Floater

I think whenever I’m tempted to read a comic novel, I need someone to come alongside me and say, “Psst, Teresa, remember that you often don’t like these books much.” Such a warning might induce me to not bother or cause me to lower my expectations enough to take what pleasure there is to be had and not regret what isn’t there. At any rate, no one warned me not to bother with Floater, Calvin Trillin’s debut novel, and I didn’t enjoy it all that much.

In the newsmagazine business, a floater is a writer who moves from section to section, filling in for writers who are out or helping out in sections that need it. Fred Becker has been a floater at a weekly newsmagazine (much like Time, where Trillin once worked) for most of his career, and he enjoys it. It definitely beats having to commit to one subject—God forbid he should have to spend all his days following the events in Cyprus, where there seems to be trouble every time he gets sent to the foreign desk. And, speaking of God, he has no interest in staying long at the religion desk because the press agents there are relentless.

I find journalism fascinating, so much so that I’ve made my career in the small corner of the business that is association magazine publishing. So I was sure that I’d love a comedy about the workings of a big-time newsmagazine. Parts of it are indeed very funny. Take, for example, Fred’s attempt to get himself removed from the religion section:

he began putting “alleged” in front of any religious event whose historical authenticity was at all in question—writing about the “alleged discovery of Moses in the bullrushes” or “the alleged resurrection of Jesus Christ.” The senior editor for the section, Ed Winstead, simply crossed out “alleged” wherever he found it, without comment.

There are quite a number of amusing observations about what happens as articles get passed from one person to another, with each one putting in his or her two bits. At one point, Becker deliberately adds lines to an article that he knows the senior editor will cut because he wants to give him something obvious to cut, so he won’t come after the truly good stuff in the piece. The story conferences in which writers pitch ideas are particularly funny. Sometimes an idea pitched in desperation ends up on the story list, and then someone has to actually put the piece together. That’s what happened with the 2/3 stocking story that Fred pitched despite not knowing whether the stockings came 2/3 up the leg or 2/3 to the knee—or even whether it’s really a trend. Fred figures that once they send queries out to their local bureaus and stringers, all their contacts, who are eager to please (or paid by the word), will send enough little bits to make a story:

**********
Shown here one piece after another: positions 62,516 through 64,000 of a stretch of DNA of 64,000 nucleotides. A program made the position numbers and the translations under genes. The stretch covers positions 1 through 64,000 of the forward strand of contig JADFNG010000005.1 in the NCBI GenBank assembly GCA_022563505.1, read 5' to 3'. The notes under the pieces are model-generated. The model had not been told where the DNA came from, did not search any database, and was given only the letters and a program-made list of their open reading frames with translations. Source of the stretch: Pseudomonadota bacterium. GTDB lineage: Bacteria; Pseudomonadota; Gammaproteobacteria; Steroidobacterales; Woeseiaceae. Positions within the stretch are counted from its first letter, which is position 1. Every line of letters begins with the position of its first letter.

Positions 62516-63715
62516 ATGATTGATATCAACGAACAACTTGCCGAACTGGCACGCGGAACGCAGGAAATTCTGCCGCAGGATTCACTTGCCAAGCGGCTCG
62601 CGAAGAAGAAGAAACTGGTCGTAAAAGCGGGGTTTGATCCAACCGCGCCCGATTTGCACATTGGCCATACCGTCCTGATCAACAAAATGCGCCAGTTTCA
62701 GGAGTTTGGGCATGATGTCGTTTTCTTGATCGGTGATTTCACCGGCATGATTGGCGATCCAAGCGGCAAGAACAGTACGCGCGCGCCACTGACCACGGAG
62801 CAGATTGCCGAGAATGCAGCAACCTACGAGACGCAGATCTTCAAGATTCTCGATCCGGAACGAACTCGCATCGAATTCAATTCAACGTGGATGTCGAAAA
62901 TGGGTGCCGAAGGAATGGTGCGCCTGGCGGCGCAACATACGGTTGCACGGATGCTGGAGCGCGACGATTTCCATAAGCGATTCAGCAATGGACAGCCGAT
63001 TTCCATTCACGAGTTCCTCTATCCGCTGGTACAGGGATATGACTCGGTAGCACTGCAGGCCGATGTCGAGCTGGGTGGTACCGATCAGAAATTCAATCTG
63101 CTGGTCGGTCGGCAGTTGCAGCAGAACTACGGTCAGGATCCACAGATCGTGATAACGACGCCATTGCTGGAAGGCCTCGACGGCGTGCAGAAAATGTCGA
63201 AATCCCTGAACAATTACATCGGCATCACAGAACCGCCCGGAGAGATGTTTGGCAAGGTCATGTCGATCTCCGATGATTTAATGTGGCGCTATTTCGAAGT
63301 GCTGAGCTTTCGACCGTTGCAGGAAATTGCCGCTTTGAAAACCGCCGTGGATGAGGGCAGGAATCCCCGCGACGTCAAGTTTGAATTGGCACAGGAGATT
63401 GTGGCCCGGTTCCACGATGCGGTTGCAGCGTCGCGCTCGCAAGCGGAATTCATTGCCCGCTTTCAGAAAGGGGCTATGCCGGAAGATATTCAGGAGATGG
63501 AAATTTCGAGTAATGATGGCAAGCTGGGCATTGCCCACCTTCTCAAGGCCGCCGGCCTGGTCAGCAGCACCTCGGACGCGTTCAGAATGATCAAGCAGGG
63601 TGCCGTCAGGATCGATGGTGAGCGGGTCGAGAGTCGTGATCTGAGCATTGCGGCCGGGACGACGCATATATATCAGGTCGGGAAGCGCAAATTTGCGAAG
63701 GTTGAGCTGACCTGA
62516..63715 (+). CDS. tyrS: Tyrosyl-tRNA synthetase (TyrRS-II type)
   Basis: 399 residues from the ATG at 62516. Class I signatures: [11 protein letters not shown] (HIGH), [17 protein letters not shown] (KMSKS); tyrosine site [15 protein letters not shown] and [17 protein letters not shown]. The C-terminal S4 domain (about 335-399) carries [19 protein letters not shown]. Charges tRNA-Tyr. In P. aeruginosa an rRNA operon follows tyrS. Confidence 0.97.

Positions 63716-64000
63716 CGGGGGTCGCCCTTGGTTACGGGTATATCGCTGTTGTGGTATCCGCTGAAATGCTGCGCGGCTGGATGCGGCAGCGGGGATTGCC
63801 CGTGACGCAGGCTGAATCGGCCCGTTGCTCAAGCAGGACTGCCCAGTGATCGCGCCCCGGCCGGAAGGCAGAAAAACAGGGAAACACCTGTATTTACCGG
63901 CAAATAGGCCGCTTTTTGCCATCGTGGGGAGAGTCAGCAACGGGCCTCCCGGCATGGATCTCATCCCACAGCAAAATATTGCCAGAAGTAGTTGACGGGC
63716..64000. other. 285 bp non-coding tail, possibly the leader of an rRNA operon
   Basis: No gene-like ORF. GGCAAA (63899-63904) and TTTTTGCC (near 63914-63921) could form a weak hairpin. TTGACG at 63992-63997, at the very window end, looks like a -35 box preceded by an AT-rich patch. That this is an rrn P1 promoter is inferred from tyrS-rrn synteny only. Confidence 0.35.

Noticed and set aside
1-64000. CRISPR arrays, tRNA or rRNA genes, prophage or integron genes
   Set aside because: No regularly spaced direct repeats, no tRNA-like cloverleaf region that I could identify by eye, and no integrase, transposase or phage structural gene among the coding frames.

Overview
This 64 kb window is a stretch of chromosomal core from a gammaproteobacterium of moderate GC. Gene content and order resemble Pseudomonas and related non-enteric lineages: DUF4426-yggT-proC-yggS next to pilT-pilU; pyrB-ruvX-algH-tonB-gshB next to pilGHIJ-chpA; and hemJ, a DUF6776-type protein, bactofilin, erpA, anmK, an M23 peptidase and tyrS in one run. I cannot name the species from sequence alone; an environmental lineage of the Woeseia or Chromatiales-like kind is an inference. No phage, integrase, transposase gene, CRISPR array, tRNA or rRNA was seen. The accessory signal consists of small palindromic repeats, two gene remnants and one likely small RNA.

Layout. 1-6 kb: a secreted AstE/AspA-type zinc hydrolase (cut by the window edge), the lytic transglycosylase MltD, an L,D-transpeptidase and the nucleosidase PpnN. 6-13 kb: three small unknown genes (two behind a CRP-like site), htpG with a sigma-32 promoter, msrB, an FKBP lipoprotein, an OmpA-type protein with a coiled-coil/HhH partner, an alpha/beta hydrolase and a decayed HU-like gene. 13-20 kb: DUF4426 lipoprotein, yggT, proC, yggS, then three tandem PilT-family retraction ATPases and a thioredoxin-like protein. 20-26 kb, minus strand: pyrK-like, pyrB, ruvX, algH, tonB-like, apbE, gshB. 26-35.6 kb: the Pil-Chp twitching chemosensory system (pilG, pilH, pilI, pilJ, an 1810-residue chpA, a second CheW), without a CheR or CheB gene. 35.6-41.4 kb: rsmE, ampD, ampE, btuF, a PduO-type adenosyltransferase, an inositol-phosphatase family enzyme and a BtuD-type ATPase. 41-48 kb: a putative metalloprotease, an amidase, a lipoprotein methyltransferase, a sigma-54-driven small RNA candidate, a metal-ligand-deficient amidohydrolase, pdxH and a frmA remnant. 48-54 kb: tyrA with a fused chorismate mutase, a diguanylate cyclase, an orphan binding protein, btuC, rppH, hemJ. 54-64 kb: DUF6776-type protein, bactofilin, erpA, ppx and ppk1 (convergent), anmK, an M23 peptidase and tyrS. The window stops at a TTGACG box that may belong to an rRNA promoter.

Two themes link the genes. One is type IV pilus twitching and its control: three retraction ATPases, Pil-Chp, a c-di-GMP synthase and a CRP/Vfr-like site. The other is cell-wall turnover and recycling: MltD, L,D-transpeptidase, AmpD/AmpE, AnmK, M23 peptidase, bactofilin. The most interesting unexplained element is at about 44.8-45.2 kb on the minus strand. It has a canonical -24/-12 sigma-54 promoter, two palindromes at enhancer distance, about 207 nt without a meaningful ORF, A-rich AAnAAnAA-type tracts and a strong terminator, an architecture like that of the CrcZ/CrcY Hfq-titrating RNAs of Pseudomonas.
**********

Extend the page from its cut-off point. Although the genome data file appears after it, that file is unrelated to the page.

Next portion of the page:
Then we’ll take all those reports and write a nice little fifty-liner out of them, and people will read it, and then people will start wearing two-thirds stockings. So everything will be just as we said it was.

I liked a lot of the magazine insider comedy, but sometimes the jokes were too obvious or too broad or too repetitive. For instance, the Medicine writer keeps coming down with whatever he’s been writing about. That’s a funny thing to mention a couple of times, but Trillin hammers it into the ground. Also, the novel was published in 1980, and some of the jokes haven’t aged well: A character is referred to as a “rug merchant” because he looks vaguely Lebanese, and the woman who heads the Women Employees Committee is ready to burst into tears at any moment and is prone to blushing whenever sex is mentioned.